Sowhat was learned?

     

    Neverhesitate to exploit family and friends. 

     

    Helen’sexpertise in event management at the Orpheus Choir saved the project at severalpoints and some of the best literary conversation came from my day-job friendswho graciously came and showed their support.

     

    Whatcould have gone better? 

     

    Marketingat the neighbourhood level is trickier than I expected.  We postered stores, libraries and used thosepublic message boards as much as possible. As I mentioned earlier Lakeshore Arts was invaluable with the localpress but getting on those community event calendars in papers and radiostations is not a particularly easy process and I need to research this further.

     

    Ido wish we had more locals drop in — if nothing else so they can find out whatcool stuff their neighbours are doing. Maybe we need to do readings from science fiction and fantasy written inother languages to appeal to some of the New Canadians living here.  That could be really fun!

     

    Ialso wish more of the Toronto science fiction crowd had been there.  Now, the weather did not work in ourfavour.  It was the first cool sunny dayafter five days of one of the worst muggiest heat waves in the history of theCity.  It has been proven that some SFwriters and fans actually go outside once in a while and July 20 was definitelya good day to do that.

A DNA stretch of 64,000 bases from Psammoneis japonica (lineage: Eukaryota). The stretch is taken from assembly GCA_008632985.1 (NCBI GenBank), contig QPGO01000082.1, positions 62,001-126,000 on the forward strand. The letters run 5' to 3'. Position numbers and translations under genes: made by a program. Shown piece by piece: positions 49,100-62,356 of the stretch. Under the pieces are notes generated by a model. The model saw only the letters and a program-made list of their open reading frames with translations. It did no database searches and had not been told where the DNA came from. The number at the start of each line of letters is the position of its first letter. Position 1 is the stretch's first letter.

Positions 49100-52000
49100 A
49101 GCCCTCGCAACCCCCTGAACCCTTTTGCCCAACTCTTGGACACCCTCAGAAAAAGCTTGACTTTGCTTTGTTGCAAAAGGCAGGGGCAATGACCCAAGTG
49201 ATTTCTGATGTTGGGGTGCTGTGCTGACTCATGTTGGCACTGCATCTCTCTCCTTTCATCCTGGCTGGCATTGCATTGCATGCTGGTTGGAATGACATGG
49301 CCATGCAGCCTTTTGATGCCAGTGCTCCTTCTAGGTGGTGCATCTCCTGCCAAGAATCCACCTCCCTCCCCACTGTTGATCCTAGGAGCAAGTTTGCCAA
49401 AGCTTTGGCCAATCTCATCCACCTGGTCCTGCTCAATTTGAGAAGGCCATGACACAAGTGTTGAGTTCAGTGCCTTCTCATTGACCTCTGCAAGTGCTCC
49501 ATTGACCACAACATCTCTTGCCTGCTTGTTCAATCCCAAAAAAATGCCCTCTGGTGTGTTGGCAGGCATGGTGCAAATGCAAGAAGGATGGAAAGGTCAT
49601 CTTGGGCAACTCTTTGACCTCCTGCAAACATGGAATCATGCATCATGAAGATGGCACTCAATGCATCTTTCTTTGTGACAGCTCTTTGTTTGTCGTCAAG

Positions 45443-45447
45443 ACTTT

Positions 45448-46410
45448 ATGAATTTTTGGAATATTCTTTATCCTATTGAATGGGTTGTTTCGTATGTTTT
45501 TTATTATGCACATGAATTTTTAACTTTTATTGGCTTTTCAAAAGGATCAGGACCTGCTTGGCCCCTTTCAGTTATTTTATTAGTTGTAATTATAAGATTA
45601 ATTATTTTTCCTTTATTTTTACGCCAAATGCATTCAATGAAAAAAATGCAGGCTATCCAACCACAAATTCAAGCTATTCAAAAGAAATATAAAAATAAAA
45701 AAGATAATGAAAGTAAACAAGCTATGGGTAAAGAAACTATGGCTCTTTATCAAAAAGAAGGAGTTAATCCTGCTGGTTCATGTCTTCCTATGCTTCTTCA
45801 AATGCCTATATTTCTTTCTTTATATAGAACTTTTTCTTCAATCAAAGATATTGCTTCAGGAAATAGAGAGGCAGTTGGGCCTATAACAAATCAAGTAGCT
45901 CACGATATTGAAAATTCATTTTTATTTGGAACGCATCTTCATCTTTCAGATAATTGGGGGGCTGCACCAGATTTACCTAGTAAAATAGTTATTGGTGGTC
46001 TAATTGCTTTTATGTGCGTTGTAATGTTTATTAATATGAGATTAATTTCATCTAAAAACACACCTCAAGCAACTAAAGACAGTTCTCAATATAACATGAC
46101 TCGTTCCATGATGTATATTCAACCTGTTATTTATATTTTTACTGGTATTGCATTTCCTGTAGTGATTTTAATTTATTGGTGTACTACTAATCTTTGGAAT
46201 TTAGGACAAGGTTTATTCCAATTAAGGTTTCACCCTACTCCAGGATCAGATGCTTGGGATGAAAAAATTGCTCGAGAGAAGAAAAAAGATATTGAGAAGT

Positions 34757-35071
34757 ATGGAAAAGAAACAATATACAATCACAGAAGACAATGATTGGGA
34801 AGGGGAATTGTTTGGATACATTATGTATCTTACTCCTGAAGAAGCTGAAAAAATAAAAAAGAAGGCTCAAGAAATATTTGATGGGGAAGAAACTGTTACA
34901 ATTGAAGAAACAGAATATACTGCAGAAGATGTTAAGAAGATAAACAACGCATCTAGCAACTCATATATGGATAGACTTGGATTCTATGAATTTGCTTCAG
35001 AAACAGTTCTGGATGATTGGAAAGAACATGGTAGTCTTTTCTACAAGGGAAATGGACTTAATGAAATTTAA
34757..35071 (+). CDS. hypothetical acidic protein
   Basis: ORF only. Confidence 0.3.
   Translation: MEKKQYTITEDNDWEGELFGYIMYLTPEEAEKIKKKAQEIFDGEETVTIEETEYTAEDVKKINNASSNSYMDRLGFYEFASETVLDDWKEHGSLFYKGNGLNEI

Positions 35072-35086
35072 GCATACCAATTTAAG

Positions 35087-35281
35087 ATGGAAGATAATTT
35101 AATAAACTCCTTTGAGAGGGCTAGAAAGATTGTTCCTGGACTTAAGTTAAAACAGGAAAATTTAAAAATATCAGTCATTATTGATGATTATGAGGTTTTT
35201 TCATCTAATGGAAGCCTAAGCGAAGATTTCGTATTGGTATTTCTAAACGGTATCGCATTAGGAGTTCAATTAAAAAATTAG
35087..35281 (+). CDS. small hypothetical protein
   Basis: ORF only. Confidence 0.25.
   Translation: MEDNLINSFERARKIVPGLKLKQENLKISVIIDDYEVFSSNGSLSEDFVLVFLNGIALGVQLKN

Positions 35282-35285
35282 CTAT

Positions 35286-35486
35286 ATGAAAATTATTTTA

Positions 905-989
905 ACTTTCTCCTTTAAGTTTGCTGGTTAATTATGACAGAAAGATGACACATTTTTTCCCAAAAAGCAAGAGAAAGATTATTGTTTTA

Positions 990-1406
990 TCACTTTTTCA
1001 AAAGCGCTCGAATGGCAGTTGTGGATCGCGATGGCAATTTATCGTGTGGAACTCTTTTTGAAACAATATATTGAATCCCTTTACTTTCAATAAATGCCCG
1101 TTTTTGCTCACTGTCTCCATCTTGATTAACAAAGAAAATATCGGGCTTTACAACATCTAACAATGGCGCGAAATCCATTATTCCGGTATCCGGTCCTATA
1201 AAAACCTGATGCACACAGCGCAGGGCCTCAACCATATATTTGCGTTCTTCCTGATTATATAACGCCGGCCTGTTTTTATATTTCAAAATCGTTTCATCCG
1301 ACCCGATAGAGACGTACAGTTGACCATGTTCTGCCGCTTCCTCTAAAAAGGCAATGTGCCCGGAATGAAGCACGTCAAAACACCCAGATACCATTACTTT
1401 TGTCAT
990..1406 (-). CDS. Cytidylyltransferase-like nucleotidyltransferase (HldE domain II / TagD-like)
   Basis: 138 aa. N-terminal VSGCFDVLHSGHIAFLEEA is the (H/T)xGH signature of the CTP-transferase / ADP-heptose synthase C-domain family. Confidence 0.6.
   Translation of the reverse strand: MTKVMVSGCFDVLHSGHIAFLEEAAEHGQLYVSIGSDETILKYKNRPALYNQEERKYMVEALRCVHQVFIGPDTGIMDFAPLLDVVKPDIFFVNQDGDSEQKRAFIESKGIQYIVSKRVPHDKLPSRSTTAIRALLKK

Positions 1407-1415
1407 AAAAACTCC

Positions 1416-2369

ButI can’t help wondering of their absence might be a comment on whether this wasan event for a “legitimate” publication.  SF professionals have been very concernedabout electronic publishing and copyright issues and how these impact on the traditionalmagazine and book markets.  Heck,Bradbury didn’t authorize an eBook edition of Fahrenheit 451 until a yearbefore his death.

     

    Dandelions,because it is a POD, might have been seen as something too different, too dangerous.  No matter how much it is an expression oflove for Bradbury’s vision and aesthetic, Dandelions is a creation of the 21stCentury, something that can only exist through the electronic media thatBradbury was so ambivalent about.

     

    There’sanother annoying possibility.  Perhapsbecause Dandelions was small press, far more a labour of love than a commercialventure, it was perceived as just not “pro” enough.  Kurt Vonnegut once wrote about how one of thereasons he was pleased not be associated with science fiction writers was thatwhenever they got together they insisted on checking on whether they had thecorrect “credentials”.  As acreative class, it is not one of our more enduring traits.

     

    Ihope I’m completely wrong in my wonderings. If science fiction writers can’tfigure out ways to adapt and prosper from technological innovation then wereally are in a mess.  And SF creatorsshould always be wary of being too professional, too legitimate, and toocorrect.  We originated in mimeographedfanzines and pulp pages containing enough acid to melt through the bulkhead ofBuck Roger’s rocket ship.  Our main valueis the perspective we bring from the fringes.